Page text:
‘Perilous moment’ in pandemic – Hancock

Matt Hancock
Matt Hancock - (Copyright PA Wire)
17:11pm, Thu 08 Oct 2020
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The nation has reached a “perilous moment” in the coronavirus pandemic, the Health Secretary has warned.

Matt Hancock said he was “very worried” about local spikes in cases.

He told health leaders that the situation was becoming “very serious” as hospital admissions were rising in some parts of the country.

Mr Hancock said that the Government strategy was simple, to “suppress the virus – supporting the economy, education and the NHS – until a vaccine can make us safe”.

But he also said things may have been done differently during the first wave of the pandemic had more been known about asymptomatic transmission of the virus when people have the virus but are not showing symptoms.

The comments come as Public Health England (PHE) warned that it was “very concerned” about a rise in cases and hospital admissions.

New figures show that there were 3,044 Covid-19 patients in hospital in England as of Thursday, up from 1,995 a week ago, while 368 Covid-19 hospital patients were in ventilation beds, up from 285 a week ago.

In his conference speech to health leaders Mr Hancock said: “We are at a perilous moment in the course of this pandemic.

“I am very worried about the growth in the number of cases, especially in the North West and the North East of England, parts of Wales, Scotland and Northern Ireland and parts of Yorkshire.

“In parts of the country the situation is again becoming very serious.

“Hospitalisations in the North West are doubling approximately every fortnight.

“They have risen by 57% in just the last week alone.

“Unfortunately we’re seeing hospitalisations in the over-60s rising sharply and the number of deaths from coronavirus also rising.”

He added: “We know from bitter experience that the more coronavirus spreads, the harder it is to do all the other vital work of the NHS too.”

“The message to the public must be that we all have a part to play to control this virus.

“Our strategy is simple, suppress the virus, supporting the economy, education and the NHS until a vaccine can make us safe.”

When asked about what he had learned from the first wave of cases and what he would do differently, Mr Hancock said: “We have learned a huge amount, we have learned about the epidemiology, we have learned about the asymptomatic transmission of the virus, which I think is probably the single most important practical fact we have learned, which means you have to assume people have the virus because they can pass it on without even knowing they have got it.”

He added: “We would do things differently had we known about asymptomatic transmission, that does lead to a whole series of different policy consequences.”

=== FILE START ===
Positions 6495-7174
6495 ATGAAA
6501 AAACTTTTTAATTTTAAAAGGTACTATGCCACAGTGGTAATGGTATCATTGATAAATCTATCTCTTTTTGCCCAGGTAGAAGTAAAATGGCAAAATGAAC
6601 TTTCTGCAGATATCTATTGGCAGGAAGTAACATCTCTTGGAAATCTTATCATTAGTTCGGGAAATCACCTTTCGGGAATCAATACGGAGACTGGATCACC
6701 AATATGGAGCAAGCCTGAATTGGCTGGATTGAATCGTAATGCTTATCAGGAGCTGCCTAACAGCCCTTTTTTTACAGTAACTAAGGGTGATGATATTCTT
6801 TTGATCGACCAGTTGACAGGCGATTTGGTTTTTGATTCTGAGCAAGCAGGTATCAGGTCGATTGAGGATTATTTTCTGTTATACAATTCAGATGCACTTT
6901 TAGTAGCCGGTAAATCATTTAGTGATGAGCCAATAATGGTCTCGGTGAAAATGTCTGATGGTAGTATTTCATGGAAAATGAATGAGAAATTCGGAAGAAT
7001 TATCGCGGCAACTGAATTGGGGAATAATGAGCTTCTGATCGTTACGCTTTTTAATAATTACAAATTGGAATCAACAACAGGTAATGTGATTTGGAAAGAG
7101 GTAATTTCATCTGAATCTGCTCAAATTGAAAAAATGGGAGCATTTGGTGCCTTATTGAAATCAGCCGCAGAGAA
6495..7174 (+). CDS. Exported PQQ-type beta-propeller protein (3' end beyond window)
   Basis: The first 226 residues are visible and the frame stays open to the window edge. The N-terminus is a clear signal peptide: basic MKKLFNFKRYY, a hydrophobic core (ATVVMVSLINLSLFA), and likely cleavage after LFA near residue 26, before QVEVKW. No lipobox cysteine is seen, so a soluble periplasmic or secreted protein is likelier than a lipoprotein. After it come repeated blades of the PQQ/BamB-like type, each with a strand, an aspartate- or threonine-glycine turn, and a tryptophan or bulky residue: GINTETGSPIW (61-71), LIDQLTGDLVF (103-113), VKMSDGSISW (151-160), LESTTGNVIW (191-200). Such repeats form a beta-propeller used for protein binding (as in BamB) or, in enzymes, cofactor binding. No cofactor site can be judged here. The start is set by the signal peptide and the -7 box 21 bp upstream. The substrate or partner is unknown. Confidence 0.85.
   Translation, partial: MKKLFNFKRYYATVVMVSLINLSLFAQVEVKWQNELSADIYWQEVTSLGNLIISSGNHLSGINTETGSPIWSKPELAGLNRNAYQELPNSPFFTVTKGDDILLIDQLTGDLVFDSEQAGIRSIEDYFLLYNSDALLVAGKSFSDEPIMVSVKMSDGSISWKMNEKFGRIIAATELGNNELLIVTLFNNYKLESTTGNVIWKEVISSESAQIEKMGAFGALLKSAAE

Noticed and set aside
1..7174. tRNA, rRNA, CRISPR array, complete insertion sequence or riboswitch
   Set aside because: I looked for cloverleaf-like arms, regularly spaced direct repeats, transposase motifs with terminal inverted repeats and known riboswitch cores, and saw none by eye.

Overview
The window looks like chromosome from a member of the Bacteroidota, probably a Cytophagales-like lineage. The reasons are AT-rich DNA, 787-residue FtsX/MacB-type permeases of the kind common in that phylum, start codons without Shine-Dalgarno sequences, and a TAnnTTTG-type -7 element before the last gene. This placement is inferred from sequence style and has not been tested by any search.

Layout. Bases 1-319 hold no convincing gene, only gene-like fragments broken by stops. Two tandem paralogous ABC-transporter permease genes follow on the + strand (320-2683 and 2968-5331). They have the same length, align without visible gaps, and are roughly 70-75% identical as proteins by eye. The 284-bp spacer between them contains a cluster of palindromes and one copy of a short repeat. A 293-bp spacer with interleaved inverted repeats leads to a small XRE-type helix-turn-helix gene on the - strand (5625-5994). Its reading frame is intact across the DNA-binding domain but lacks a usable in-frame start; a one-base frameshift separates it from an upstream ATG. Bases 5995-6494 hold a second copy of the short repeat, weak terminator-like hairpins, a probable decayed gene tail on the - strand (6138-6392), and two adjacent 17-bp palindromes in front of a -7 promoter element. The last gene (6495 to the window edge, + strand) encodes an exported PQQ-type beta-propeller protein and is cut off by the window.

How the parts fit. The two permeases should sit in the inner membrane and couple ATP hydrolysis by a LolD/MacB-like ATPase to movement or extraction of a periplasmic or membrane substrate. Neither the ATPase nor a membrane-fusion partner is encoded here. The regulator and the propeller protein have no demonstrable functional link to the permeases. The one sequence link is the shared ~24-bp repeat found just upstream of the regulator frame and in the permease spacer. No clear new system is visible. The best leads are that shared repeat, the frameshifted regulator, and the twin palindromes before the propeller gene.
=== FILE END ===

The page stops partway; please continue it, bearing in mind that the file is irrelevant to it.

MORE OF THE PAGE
Mr Hancock said that the goal to reach 500,000 tests a day would be reached by the end of the month.

Meanwhile he praised NHS staff as the “linchpin” of the national effort.

“My message to everyone in the NHS is that we can and we will get through this.

“Sadly, there will be more difficult times ahead but we will get through this together.”

He added: “During the greatest public health crisis in a generation you have been the linchpin of our national effort.”

Mr Hancock also announced a new research project to understand the impact of the pandemic on the health and wellbeing of staff, with a particular focus on people of black, Asian and minority ethnic backgrounds.

This would identify the staff most at risk and most in need of support across England, he said.

NHS Providers chief executive Chris Hopson, said: “As we head into winter with Covid-19 cases rising, trust leaders are really worried about the impact of staff burnout.

“So it was good to hear Matt Hancock emphasise the importance of investing in staff health and wellbeing.

“We welcome the new research project to understand and address the impact of the pandemic on NHS staff.

“It is absolutely right that this will place a particular focus on how it has affected Black, Asian and minority ethnic colleagues.”

It comes after Downing Street set out the figures showing why action had already been taken in the North East and North West.

In the North East, hospital admissions are up by 35% from 65 to 88 in the seven days to October 1, in comparison to a peak of 507 on April 1.

There were 69 patients on ventilators on October 1 compared to 43 on September 24, and a peak of 302 on April 11.

In the North West, admissions are up 60% from 80 to 128 in the seven days to October 1, compared to a peak of 477 on April 9.

There were 89 patients on ventilators on October 4, compared to 60 on September 24 and a peak of 350 on April 18.

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